Children, babies and sleep

We look at some common causes and solutions to a child's sleepless nights.
 
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  • Updated:9 Jul 2008
 

04.Insomnia in teenagers and sleep hygiene

Insomnia in teenagers

Teens need more sleep than adults. Sleep problems in teenagers can often be caused by poor sleep hygiene — see our tips for ways of correcting poor sleep habits.

Another common problem for teenagers is known as sleep onset delay. Teenagers tend to go to bed late but need to get up early for school, sporting activities and the like. It’s not clear if this tendency to stay up is due to a developmental stage of the body clock or a result of lifestyle (most probably both).

Even if they do have an early night they may not be able to sleep, as their body clocks are set to go to sleep at a late hour. As a consequence they may end up feeling permanently jetlagged. It’s a serious issue, as sleepiness can affect grades and behaviour, and may even increase car accidents among adolescents. In some US states they’ve changed the starting hours of high school to help address the problem of sleep deprivation among teens.

This teenage sleep problem can be treated with a behavioural therapy known as sleep restriction. This works by their going to bed late when they’re sleepy, and then over a few weeks going to bed earlier (about 15 minutes at a time every three or four nights). Eventually their body clock is reset and their morning sleepiness goes away.

Exposure to bright light (preferably natural light) on awakening also helps to reset the body clock. Limiting the amount of exposure to evening light may also help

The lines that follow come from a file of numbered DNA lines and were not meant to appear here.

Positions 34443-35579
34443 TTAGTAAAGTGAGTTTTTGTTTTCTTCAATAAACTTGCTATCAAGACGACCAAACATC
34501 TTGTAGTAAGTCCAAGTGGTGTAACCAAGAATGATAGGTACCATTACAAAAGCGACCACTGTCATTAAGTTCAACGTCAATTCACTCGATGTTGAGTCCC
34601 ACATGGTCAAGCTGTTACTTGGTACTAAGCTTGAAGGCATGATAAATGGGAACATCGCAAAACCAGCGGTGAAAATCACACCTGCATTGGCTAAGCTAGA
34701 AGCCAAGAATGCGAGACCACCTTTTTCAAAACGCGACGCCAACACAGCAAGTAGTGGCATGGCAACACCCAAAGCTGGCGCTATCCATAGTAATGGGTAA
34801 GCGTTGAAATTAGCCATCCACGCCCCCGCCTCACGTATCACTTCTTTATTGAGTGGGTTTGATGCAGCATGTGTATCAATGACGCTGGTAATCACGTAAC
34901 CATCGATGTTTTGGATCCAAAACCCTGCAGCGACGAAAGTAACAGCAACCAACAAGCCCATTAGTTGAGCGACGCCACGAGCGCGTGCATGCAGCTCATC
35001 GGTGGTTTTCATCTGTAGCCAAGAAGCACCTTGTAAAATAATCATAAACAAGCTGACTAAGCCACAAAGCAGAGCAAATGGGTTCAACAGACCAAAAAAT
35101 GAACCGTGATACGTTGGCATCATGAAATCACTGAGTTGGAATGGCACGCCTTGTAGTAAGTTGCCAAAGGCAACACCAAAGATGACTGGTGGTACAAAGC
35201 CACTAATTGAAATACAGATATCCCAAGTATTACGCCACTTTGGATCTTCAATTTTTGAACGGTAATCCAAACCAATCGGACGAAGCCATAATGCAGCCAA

Sleep hygiene

Lack of sleep in children can result in crankiness, irritability and even inattention, hyperactivity and learning problems in some children. The following sleep hygiene tips were provided by Dr Jim Papadopoulos, thoracic (sleep) paediatrician at St George Private Hospital, Sydney:

  • Their bedroom should be quiet, dark and not too hot or cold.
  • Use the bed for sleeping only — no TV, video games, computer or reading in bed. (You can read them bedtime stories while they sit in a chair next to the bed.)
  • It’s best if the TV, computer games and internet access are out of the bedroom altogether (this applies particularly to teenagers).
  • Try to have mealtimes around the same time each day, and avoid caffeine — cola and energy drinks, coffee, tea and chocolate — particularly after 4 pm. Don’t give them a big meal or too much liquid close to bedtime.
  • If your child is having sleeping problems it’s best they get up at the same time each morning, even on weekends. As soon as they wake they should get out of bed and go into the brightest room in the house. This helps to set their body clock. Sunlight is better than artificial light.
  • Exercise during the day is great, but don’t let them do anything too active for at least two hours before bed.
  • Children shouldn’t nap after 3 pm.
 

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